(Poet's title: Die Schatten)
Set by Schubert:
[April 12, 1813]
Freunde, deren Grüfte sich schon bemoosten!
Wann der Vollmond über dem Walde dämmert,
Schweben eure Schatten empor vom stillen
Ufer der Lethe.
Seid mir, Unvergessliche, froh gesegnet!
Du vor allen, welcher im Buch der Menschheit
Mir der Hieroglyphen so viel gedeutet!
Längst verschlürft im Strudel der Brandung wäre
Wohl mein Fahrzeug oder am Riff zerschmettert,
Hättet ihr nicht, Genien gleich, im Sturme
Wiedersehn der Liebenden! wo der Heimat
Goldne Sterne leuchten, o du der armen
Psyche, die gebunden im Grabtal schmachtet,
Friends whose tombs are already covered in moss!
When the full moon sets over the forest
May your shades hover as they come from the calm
Bank of Lethe.
Let me give you a happy blessing, unforgettable ones!
Most of all you, who in the book of humanity
Made sense of so many hieroglyphs,
Long ago the foaming whirlpool would have
Overturned my vessel, or it would have shattered on a reef,
Had it not been for you in the storm, like a genie,
Managing to protect me.
The farewell of lovers! where home’s
Golden stars shine, oh longing of poor
Psyche, languishing, bound in the valley of the grave;
All translations into English that appear on this website, unless otherwise stated, are by Malcolm Wren. You are free to use them on condition that you acknowledge Malcolm Wren as the translator and schubertsong.uk as the source. Unless otherwise stated, the comments and essays that appear after the texts and translations are by Malcolm Wren and are © Copyright.
Matthisson could not have known in the 1790’s that hieroglyphs were soon to be deciphered. The Rosetta stone was discovered by the French expeditionary army in 1799 and it was decoded within a generation (Champollion announced his findings in 1822). For us (or even for the later Schubert, after he had set this text) the idea of ‘explaining the meaning of hieroglyphs inscribed in the book of humanity’ cannot be what it was for Matthisson. We have to imagine a truly occult power, a profound mystery that will never be accessible to a wider public.
The metaphor of human life being recorded in a book is at least as old as the Book of Revelation, where the seals are broken and the books (on scrolls at that time) are read. What must it have been like to be aware of unreadable scrolls (such as copies of what we now know to be the Egyptian Book of the Dead) and to imagine cracking the code? This is the sort of ability that Matthisson ascribes to Charles Bonnet, the poet’s botanist friend, who had died in 1793.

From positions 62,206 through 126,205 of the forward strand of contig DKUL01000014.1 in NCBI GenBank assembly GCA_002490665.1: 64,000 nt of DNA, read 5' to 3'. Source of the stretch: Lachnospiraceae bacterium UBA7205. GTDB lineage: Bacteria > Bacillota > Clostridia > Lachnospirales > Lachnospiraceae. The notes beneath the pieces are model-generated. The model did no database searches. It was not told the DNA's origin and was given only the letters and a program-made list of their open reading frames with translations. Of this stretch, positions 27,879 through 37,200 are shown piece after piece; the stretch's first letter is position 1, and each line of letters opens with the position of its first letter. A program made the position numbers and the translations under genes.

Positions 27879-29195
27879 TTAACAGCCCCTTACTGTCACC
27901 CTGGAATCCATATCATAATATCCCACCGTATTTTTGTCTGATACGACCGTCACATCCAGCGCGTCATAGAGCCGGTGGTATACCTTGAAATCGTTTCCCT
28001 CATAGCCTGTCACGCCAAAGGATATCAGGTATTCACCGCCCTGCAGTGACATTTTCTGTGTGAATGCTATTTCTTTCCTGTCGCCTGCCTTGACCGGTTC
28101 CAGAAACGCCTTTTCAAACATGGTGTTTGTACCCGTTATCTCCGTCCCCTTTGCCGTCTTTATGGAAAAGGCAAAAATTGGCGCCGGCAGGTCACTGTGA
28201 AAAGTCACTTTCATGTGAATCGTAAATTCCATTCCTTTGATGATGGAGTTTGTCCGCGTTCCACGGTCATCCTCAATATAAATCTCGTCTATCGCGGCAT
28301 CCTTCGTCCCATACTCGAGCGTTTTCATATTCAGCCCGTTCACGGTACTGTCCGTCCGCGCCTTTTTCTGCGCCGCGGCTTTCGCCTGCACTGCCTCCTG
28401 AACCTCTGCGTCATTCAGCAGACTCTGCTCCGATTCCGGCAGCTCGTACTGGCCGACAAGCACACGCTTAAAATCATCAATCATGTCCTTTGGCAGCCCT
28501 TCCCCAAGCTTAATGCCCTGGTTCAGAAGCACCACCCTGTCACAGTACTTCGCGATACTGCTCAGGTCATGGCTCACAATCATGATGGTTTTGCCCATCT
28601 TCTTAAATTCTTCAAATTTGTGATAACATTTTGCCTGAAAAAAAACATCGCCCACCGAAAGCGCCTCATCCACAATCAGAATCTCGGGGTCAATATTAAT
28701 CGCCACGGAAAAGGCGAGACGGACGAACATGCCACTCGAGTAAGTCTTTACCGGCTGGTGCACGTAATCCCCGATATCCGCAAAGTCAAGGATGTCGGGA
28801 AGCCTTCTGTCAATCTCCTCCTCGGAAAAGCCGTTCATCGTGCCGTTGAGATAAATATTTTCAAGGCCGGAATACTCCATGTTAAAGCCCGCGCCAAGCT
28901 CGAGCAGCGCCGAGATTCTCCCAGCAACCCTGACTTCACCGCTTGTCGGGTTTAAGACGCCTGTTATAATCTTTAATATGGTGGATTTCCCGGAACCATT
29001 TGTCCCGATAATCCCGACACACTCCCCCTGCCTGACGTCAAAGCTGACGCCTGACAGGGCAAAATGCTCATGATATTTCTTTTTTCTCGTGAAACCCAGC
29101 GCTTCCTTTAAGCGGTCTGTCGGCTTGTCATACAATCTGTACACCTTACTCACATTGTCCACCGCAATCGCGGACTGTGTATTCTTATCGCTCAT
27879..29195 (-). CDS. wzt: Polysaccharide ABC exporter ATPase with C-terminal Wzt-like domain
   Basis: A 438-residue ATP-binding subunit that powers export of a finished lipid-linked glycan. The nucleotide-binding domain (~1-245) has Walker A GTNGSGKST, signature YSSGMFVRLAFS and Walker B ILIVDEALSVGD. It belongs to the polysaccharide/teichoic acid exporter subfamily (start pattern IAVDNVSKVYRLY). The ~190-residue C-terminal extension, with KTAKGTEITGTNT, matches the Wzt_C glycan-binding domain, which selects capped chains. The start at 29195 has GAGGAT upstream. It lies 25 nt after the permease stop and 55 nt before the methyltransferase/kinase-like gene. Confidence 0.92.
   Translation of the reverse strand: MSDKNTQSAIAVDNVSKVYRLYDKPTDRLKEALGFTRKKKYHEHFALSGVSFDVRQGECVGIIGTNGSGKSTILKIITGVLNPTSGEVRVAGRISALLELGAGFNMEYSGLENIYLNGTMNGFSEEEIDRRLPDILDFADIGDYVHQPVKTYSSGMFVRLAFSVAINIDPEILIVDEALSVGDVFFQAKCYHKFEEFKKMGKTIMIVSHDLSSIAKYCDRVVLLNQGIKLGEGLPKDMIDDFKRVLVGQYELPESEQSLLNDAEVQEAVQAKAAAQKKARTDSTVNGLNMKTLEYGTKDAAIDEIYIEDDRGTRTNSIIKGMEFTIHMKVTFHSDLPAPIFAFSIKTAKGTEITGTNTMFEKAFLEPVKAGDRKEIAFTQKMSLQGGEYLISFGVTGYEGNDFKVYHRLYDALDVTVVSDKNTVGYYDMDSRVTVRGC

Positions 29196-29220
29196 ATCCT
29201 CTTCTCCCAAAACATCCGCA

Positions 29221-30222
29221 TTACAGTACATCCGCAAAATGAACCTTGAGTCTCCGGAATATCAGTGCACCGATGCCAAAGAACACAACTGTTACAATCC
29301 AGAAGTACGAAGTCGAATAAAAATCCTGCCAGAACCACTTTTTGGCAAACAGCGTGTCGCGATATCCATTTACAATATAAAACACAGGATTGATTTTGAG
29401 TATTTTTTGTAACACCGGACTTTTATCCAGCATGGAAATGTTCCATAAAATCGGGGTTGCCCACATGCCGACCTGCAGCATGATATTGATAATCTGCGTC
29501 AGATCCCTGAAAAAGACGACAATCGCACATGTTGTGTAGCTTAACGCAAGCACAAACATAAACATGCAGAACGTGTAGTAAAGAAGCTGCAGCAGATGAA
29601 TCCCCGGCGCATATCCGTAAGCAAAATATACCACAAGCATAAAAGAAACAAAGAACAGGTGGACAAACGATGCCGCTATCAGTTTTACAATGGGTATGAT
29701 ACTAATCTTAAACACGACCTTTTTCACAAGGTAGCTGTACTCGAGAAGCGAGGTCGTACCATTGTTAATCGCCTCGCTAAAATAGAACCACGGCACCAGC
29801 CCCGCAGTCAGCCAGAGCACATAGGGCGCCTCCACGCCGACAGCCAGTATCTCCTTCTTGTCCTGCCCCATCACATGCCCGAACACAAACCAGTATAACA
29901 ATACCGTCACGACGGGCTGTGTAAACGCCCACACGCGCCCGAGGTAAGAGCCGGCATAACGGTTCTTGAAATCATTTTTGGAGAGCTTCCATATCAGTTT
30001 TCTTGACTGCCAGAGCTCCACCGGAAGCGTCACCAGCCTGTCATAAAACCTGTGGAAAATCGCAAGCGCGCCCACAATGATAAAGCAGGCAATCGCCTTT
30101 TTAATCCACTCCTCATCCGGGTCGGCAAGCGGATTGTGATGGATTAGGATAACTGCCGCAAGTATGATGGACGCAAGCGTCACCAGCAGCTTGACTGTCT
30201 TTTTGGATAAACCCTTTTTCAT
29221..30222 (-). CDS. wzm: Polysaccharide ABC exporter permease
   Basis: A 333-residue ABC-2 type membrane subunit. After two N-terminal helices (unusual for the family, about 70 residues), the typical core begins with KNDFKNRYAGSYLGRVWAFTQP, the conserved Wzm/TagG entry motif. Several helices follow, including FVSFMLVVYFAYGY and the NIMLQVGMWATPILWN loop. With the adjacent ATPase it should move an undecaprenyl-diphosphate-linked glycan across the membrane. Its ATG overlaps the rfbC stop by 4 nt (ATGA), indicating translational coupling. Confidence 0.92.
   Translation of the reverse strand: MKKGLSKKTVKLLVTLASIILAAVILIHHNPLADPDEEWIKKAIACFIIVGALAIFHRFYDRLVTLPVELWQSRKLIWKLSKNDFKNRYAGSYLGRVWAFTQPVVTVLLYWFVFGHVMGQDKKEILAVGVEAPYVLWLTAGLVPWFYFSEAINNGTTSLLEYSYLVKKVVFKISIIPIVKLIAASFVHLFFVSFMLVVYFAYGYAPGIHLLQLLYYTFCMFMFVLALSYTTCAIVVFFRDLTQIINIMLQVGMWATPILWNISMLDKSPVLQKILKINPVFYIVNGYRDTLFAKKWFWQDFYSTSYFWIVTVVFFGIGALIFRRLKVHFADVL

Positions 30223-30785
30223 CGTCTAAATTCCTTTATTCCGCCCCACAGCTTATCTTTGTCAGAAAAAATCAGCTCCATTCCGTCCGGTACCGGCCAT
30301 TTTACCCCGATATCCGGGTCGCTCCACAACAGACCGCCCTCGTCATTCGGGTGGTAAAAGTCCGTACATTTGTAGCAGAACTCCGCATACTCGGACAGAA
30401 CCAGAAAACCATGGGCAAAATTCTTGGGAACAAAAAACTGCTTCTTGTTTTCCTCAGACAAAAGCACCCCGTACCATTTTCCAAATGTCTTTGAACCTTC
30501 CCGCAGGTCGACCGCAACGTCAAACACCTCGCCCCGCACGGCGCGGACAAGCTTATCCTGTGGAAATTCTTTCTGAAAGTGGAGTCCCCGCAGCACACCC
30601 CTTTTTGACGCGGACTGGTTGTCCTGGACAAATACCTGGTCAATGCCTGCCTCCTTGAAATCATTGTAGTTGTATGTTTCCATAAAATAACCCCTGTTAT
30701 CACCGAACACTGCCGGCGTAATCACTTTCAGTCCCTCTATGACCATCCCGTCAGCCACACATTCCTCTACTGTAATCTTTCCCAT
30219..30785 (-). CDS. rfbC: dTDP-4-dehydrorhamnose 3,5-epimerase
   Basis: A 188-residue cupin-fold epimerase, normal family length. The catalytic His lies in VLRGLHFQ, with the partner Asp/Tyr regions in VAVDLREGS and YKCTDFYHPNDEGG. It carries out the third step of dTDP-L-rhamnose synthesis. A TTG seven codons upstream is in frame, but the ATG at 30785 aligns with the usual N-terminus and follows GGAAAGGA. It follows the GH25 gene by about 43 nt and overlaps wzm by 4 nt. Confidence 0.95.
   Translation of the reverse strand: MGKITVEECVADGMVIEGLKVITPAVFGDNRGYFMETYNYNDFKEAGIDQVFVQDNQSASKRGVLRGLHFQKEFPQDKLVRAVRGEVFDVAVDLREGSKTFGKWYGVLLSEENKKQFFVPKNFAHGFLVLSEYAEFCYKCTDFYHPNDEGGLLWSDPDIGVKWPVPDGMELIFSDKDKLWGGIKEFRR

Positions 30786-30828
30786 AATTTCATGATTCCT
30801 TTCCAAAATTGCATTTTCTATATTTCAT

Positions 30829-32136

In a sudden shift of metaphorical reference Bonnet is then thanked for providing protection against ‘the storms of life’ and helping the poet to avoid ‘a shipwreck’. Life is a journey rather than a hermetic book. We are threatened by storms, and by other hazards (whirlpools, white water, reefs). Even here Bonnet’s help was invaluable; he presumably offered wise advice with the navigation and steering (and, it could be inferred, may even have had some influence with the elements).
However, he has now arrived at a place where the mysteries will not be solved, where the destination remains forever unattainable. Although he has only recently died his tomb is already covered in moss. He is well and truly dead. It is only his shadow that might hover at night. His soul (Psyche) is locked in a perpetual longing for an unreachable homeland. The final strophe of the poem introduces this yearning with the ambiguity of ‘Wiederseh’n’ (literally ‘seeing again’): we say farewell (‘auf Wiedersehen’) by looking forward to a future meeting that may not happen.
Original Spelling and note on the text Die Schatten Freunde, deren Grüfte sich schon bemoosten! Wann der Vollmond über dem Walde dämmert, Schweben eure Schatten empor vom stillen Ufer der Lethe. Seid mir, Unvergeßliche, froh gesegnet! Du vor allen, welcher im Buch' der Menschheit Mir der Hieroglyphen so viel gedeutet, Redlicher Bonnet! Längst verschlürft im Strudel der Brandung wäre Wohl mein Fahrzeug oder am Riff zerschmettert, Hättet ihr nicht, Genien gleich, im Sturme Schirmend gewaltet. Wiedersehn der Liebenden! wo der Heimath Goldne Sterne leuchten, o du der armen Psyche, die gebunden im Grabthal schmachtet, Himmlische1 Sehnsucht! 1 Schubert changed 'Heiligste' (Most sacred) to 'Himmlische' (Heavenly)
Confirmed by Peter Rastl with Schubert’s possible source, Sammlung deutscher Beyspiele zur Bildung des Stils. Zweyter Band. WIEN, gedruckt mit Johann Thomas Edlen von Trattnernschen Schriften. 1806. page 59; with Gedichte von Matthisson. Fünfte vermehrte Auflage. Zürich, bei Orell, Füssli und Compagnie. 1802, pages 64-65; and with Gedichte von Friedrich von Matthisson. Zweiter Theil. Tübingen, bei Cotta, 1811, page 103.
First published in Musen-Almanach für das Jahr 1799, herausgegeben von Schiller, Tübingen, in der J.G.Cottaischen Buchhandlung, page 143 (only stanza 1-3).
To see an early edition of the text, go to page 59 [65 von 262] here: http://digital.onb.ac.at/OnbViewer/viewer.faces?doc=ABO_%2BZ159651303